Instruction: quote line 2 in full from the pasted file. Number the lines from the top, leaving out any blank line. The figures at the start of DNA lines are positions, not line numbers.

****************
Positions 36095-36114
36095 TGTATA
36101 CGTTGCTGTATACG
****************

36095 TGTATA